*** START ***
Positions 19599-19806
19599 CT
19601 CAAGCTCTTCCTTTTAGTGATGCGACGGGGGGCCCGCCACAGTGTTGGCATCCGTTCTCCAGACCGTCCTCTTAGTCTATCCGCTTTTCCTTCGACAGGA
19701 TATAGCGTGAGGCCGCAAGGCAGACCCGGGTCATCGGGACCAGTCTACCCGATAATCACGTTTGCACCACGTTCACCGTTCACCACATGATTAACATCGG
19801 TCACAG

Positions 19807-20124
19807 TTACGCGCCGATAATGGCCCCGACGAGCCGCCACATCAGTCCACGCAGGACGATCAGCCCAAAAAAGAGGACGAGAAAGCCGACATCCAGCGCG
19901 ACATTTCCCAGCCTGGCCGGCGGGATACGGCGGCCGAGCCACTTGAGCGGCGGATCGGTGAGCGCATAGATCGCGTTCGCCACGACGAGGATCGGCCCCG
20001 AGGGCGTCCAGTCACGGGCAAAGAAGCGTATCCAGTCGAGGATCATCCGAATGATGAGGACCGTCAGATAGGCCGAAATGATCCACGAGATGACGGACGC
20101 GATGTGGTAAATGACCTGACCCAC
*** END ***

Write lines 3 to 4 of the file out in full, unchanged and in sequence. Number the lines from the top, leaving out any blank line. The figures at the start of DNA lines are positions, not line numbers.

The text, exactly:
19601 CAAGCTCTTCCTTTTAGTGATGCGACGGGGGGCCCGCCACAGTGTTGGCATCCGTTCTCCAGACCGTCCTCTTAGTCTATCCGCTTTTCCTTCGACAGGA
19701 TATAGCGTGAGGCCGCAAGGCAGACCCGGGTCATCGGGACCAGTCTACCCGATAATCACGTTTGCACCACGTTCACCGTTCACCACATGATTAACATCGG